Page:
As the AHRC has repeatedly noted, the investigatory and judicial processes in Article 112 and CCA cases raise significant questions about the strength and fairness of evidence used. What is currently known about this case only confirms these concerns. While Apichat was in detention, his mobile phone was examined by the authorities and they discovered his Facebook account and alleged found pictures of him with leaders of the red shirt United Democratic Front Against Dictatorship (UDD) and attendance at various events discussing Article 112. The authorities allege that in 2010, he posted information on his personal Facebook page that contained content that violated Article 112 and the CCA. Although the authorities claim to be concerned that Apichat will interfere with evidence, given the heightened political context following the coup and the criminalization of any kind of dissent, the AHRC is concerned about the integrity of the evidence that the authorities claim to have found, and the investigatory means through which they did so.

The Asian Human Rights Commission calls for the immediate release of Apichat Pongsawat and condemns the crackdown on rights and liberties by the National Council on Peace and Order in Thailand in the harshest terms. He is a citizen who was expressing his opinion peacefully and who now faces a lengthy series of legal proceedings and potential prison term for doing so. The AHRC is particularly concerned that Apichat is being further charged under dubious conditions with alleged violations of Article 112 and the 2007 Computer Crimes Act for posts he allegedly made on Facebook during 2010. Given the destruction of the already tenuous rule of law by the junta, the possibility of a fair investigation and trial is rare, and the Asian Human Rights Commission is concerned that the judicial process he will be subjected to will lack any semblance of justice. The AHRC will be following this case closely, and encourages all others concerned with human rights and justice in Thailand to do so as well.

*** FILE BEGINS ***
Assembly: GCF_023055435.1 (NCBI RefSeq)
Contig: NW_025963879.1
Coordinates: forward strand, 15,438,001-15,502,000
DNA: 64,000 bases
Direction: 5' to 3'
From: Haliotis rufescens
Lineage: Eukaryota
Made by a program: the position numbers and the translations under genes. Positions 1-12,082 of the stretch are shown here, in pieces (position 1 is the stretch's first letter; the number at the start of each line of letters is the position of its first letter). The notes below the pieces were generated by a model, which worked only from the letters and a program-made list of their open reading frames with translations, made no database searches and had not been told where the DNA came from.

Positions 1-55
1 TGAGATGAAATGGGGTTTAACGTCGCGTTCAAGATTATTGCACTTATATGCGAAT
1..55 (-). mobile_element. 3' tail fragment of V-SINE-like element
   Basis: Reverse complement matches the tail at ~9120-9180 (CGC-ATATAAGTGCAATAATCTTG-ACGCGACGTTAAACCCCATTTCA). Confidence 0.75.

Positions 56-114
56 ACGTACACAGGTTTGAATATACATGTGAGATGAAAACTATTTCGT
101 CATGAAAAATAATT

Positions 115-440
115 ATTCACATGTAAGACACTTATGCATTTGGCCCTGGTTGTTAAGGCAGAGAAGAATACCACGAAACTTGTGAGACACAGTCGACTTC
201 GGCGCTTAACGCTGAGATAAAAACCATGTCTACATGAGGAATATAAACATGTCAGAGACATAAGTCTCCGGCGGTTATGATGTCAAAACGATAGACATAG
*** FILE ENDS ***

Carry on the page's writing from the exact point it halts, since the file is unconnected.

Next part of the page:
Detained Thammasat student on lese majeste-like charge

31 05 2014

As noted yesterday, one of those arrested and detained for opposing the coup, Apichart  Pongsawat, was immediately transferred to the police and accused of lese majeste.

Prachatai now reports that the 25 year-old Apichart, a “graduate student from Thammasat University was charged on Friday with lese majeste offence after he was detained for seven days…”. It is reported that the police say the military provided evidence of the alleged offense “taken from the defendant’s Facebook post.” The charge is being processed as a violation of the draconian Computer Crimes Act.

Aphichart was immediately “taken to Bangkok Remand Prison on Friday after the court denied him bail, citing flight risk.” This was despite a bail guarantee made by Deputy Dean of Thammasat University Parinya Thewanarumitkul.

Prachatai reports that Aphichart was “also an officer working for The Law Reform Commission of Thailand.”

Releasing some, charging with lese majeste

30 05 2014

The lese majeste dragnet is finely meshed and large. It is recently reported that Pravit Rojanaphruk, a reporter with The Nation, and Thanapol Eawsakul, editor of Fa Diaw Kan (or Same Sky) magazine, and Surapot Thaweesak, a lecturer from Suan Dusit Rajabhat University were released from military detention today.

However, Apichart Pongsawat, who was arrested with Thanapol, “was to be escorted by soldiers to the Criminal Court to face a lese majeste charge brought against him before the May 22 military coup. ”